Quick facts

Common names: mistle thrush

Scientific name: Turdus viscivorus

Family: Turdidae (thrushes)

Habitat: woodland, parks and gardens

Diet: berries, earthworms, slugs and insects

Predators: domestic cats, foxes and birds of prey

Origin: native

What do mistle thrushes look like?

The largest thrush species in the UK, the mistle thrush measures around 28cm in length. It has greyish-brown upperparts, a long tail and a plump white belly with heavy, dark brown spots. Its legs are yellow-brown in colour.

Not to be confused with: the song thrush, which is much smaller and has warmer brown tones.

What do mistle thrushes eat?

The mistle thrush eats berries, seeds and fruit, as well as worms and insects, and is named after its love of mistletoe berries in particular. It is fiercely territorial when it comes to food, guarding its food sources (such as holly bushes or rowan trees) closely, often with two birds defending the same area.

Mistle thrush feeding chicks at nest

Credit: Jim Hallett / naturepl.com

How do mistle thrushes breed?

These birds usually breed from February to May, with the female building a big, messy nest in the fork of a tree. Mistle thrush nests are made out of mud, leaves and grasses. Around 3-6 eggs are laid, hatching after two weeks. Chicks fledge after approximately 15-20 days.

Where do mistle thrushes live?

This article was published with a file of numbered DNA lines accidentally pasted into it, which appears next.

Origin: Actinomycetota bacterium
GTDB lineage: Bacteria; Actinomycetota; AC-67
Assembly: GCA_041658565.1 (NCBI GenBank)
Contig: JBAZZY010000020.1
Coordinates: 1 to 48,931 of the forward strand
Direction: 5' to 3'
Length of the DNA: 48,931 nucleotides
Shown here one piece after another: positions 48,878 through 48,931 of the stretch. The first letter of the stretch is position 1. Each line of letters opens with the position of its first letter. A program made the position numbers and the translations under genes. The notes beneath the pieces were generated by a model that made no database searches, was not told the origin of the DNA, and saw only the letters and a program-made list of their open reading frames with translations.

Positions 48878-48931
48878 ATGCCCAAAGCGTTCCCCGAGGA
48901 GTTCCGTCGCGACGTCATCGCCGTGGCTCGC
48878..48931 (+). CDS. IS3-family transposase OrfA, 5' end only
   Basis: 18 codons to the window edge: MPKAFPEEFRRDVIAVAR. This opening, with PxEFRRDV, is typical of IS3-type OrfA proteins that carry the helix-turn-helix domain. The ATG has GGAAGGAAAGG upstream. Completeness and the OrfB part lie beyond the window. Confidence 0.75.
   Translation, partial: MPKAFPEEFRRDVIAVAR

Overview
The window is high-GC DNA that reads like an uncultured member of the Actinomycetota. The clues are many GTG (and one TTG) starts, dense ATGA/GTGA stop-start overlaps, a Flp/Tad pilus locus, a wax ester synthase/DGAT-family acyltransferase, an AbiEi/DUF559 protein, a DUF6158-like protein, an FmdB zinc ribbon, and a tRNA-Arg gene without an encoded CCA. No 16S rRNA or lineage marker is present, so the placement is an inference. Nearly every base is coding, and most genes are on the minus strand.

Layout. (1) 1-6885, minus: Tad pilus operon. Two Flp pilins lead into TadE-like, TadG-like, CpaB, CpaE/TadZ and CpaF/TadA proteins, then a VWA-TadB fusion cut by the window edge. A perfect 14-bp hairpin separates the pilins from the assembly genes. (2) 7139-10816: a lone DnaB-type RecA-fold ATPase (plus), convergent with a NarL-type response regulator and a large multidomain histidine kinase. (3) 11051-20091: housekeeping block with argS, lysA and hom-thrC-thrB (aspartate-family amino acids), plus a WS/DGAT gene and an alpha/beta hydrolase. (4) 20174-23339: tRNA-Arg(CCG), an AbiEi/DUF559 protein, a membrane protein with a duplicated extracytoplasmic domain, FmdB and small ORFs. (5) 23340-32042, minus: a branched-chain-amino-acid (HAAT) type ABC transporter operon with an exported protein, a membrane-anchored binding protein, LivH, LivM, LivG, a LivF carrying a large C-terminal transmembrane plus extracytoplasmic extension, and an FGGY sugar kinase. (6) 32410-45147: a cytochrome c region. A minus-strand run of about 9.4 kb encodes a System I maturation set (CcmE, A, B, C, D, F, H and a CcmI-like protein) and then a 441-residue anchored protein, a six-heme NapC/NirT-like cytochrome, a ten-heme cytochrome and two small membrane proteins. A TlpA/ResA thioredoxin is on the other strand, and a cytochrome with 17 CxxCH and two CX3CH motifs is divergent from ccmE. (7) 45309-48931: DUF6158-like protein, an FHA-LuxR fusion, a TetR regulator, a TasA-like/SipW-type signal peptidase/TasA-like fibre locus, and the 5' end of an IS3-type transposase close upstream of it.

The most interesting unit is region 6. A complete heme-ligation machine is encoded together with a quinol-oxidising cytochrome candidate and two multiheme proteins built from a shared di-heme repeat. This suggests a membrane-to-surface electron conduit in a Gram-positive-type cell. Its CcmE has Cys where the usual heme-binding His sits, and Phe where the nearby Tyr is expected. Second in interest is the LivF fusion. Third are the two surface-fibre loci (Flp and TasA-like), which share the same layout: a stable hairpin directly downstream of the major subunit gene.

Mistle thrushes are found in woodland, parks and gardens. They are widespread across the UK but are absent from some Scottish isles and areas of extremely high, bare ground.

Did you know?

This hungry bird's Latin name translates to 'devourer of mistletoe'.

Signs and spotting tips

Listen out for the sharp chattering noises these birds make when disturbed – they are particularly prone to making these warning calls during strong winds. As they are garden visitors, adding seeds and fruit to your bird feeder is a good way of attracting them. Or, if you have any berry bushes nearby, chances are these birds might be guarding them!

Threats and conservation

Unfortunately mistle thrush populations in the UK have been in decline since the 1970s. It is believed this could be due to increased infant mortality. The bird is classified as a red (high concern) species and is protected by the Wildlife and Countryside Act 1981.

Keep exploring